Monday, November 19, 2007


(fil) Paso, (ilocano) nasinit


  • Burns are tissue injuries caused by heat, chemicals, electricity or irradiation
  • The extent of injury (depth of burn) reflects the intensity of heat and duration of exposure.

First degree burn
( superficial layers of the skin)
  • tingling and hypersensitivity to the skin
  • affected area is dry with little or no swelling
  • wound may appear red turning to white when pressed

Second degree burn
(varying degrees of skin, with blister formation
  • redness, swelling and blistering on the affected area
  • the wound may have a weeping surface

Third degree burn
(destruction of the full thickness of skin and underlying tissues
  • surface of the burn may be white and soft, black, charred and leathery
  • no feeling or sensation on burned area


  • open flame and hot liquid (most common)
  • caustic chemicals or acids
  • electricity
  • excess sun exposure

  • Use sunscreen when out of doors.
  • Keep electrical cords and outlets in the home safe.
  • Isolate household chemicals.
  • Use low-temperature setting for hot water heater.
  • Store and use flammable substance properly.

Minor Burns
  1. If the skin is unbroken, run cool water over the area of the burn or soak it in a cool water bath (not ice water). Keep the area submerged for at least 5 mins. A clean, cold, wet towel will also help reduce pain.
  2. After flushing or soaking for several minutes, cover the bur with a sterile bandage or clean cloth.
  3. Protect the burn from pressure and friction.
  4. Minor burns will usually heal without further treatment. However, if a second degree burn covers an area more than 2 to 3 inches in diameter, or if it occurred on the hands, feet, face, groin, buttocks, or a major joint, then treat the burn as a major burn.

Major Burns
  1. If someone is on fire, wrap the person in thick, non-synthetic material to smother the flames (use a wool or cotton coat, rug, or blanket), or lay the person flat and roll him or her on the ground. If your clothes catch fire. STOP, DROP and ROLL.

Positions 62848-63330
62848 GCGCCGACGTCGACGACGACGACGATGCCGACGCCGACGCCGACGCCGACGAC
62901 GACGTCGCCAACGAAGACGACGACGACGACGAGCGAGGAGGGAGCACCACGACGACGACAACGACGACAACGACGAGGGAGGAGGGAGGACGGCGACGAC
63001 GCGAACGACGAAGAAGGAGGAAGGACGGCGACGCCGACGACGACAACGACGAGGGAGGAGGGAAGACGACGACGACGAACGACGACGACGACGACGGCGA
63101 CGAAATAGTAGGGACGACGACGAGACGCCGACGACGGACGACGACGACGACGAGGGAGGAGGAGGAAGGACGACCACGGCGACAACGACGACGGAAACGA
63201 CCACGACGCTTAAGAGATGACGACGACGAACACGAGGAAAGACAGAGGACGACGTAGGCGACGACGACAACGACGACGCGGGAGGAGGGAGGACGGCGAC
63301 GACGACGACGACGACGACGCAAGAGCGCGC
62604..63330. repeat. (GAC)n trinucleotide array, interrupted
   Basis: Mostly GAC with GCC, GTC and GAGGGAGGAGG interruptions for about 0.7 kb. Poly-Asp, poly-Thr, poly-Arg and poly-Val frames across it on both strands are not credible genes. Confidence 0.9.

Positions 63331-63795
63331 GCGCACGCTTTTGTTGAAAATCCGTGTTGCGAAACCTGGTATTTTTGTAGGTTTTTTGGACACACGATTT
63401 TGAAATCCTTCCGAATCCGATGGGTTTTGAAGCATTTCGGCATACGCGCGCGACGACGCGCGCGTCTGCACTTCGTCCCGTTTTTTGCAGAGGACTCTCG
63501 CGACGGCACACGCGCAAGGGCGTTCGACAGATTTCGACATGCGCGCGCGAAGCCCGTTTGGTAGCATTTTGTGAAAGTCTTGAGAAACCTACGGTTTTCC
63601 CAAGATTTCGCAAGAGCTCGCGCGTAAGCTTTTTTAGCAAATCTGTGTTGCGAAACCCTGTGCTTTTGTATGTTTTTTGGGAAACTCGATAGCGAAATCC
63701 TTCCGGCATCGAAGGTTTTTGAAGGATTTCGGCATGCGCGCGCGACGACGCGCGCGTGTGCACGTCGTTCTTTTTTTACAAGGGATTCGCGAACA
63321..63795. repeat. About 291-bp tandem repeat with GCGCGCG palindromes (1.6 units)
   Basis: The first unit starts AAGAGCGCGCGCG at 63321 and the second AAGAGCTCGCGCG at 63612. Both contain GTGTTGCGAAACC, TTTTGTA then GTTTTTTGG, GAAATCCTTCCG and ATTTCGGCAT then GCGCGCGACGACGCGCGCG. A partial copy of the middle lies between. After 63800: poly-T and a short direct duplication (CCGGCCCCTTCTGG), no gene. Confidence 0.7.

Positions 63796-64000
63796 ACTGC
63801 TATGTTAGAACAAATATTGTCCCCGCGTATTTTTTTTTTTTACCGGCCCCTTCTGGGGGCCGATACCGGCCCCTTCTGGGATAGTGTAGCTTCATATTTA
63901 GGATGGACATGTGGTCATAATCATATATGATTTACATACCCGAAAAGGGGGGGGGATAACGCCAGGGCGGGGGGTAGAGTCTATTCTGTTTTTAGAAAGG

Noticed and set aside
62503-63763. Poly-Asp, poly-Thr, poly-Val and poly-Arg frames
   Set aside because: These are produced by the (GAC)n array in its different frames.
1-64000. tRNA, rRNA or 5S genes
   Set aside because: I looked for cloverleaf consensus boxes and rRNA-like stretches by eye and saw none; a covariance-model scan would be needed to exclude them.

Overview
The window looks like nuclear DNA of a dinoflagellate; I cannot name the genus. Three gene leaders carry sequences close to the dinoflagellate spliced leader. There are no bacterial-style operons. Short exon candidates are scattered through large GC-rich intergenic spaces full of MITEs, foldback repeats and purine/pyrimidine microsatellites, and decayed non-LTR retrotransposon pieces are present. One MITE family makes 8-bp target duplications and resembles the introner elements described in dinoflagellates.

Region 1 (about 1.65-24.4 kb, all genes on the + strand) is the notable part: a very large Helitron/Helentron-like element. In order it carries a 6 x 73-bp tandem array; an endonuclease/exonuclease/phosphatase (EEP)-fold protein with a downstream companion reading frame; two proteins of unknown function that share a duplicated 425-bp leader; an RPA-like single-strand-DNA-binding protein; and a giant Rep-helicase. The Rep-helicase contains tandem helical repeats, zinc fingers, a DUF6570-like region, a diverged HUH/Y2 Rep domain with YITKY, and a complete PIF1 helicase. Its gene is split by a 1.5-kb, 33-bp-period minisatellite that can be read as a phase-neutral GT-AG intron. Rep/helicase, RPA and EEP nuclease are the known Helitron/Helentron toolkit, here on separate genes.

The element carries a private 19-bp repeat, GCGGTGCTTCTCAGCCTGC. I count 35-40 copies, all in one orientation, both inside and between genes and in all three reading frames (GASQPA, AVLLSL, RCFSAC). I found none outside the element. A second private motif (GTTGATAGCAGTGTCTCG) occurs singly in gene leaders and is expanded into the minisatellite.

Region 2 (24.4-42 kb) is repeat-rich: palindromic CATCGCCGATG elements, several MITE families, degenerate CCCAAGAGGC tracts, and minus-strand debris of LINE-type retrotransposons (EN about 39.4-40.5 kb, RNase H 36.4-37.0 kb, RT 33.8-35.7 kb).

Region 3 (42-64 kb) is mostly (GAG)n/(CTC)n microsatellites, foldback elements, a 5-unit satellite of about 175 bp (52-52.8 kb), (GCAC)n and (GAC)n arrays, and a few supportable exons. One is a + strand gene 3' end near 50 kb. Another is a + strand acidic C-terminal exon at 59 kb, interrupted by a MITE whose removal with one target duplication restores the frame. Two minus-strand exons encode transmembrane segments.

2. Make sure that the person is no longer in contact with smoldering materials and is breathing. If breathing has stopped, or if the person's airway is blocked, open the airway. If necessary, begin rescue breathing and CPR.
  3. Cover the burn area with cool, moist sterile bandage (if available) or clean cloth.
  4. Elevate the body part that is burned above the level of the heart. Protect the burnt area from pressure and friction.
  5. Take steps to prevent shock. Lay the person flat, elevate the feet about 12 inches, and cover him or her with coat or blanket. However do not place the person in this shock position if a head, neck, back, or leg injury is suspected or if it makes the person uncomfortable.
  6. Continue to monitor the person's vital signs (pulse, rate of breathing, blood pressure) until medical help arrives.


  • General Physician
  • Family Physician
  • Dermatologist


Topical Anesthetics and Antipruritics
Provide temporary relief of pain and/or itching by minor burns.
  • Topical Amines and 'caine' type anesthetics
  • Topical alcohol and/or ketones
  • Topical Antihistamines

Topical Antibacterial Agents
(Antibiotics, antiseptics)
Prevents infection; not for treating injuries

Skin Protectants

Indicated for first degree and less severe second degree burns

Prescription drugs (Rx)
Topical Antibacterials
Bactifree, Bactroban, Flammacerium, Flammazine, Flexid, Fucidin, Intertulle, Furacin, Fusoderm 2% Ointment, Garamycin 0.1% Cream/Ointment, Hopaq, Innoxiderm
Skin Protectants
Solcoseryl Jelly

Non Prescription drugs (Non-Rx)

Topical Anti-pruritics/Antihistamines
Fenistil Gel, Sarna

Topical Antibacterials
Fucidin Ointment/Cream, Terramycin Plus Skin Ointment

Topical Antiseptics
Betadine Cream 5%, Betadine Ointment 10%, Betadine Skin Cleanser, Betadine Wound Solution, Drapolene, IPI Burn Ointment, Phoenix Povidone, Skinguard

Skin Protectants
Apollo Petroleum Jelly, Calmoseptine Ointment, Spectrum Ultra, Vandol

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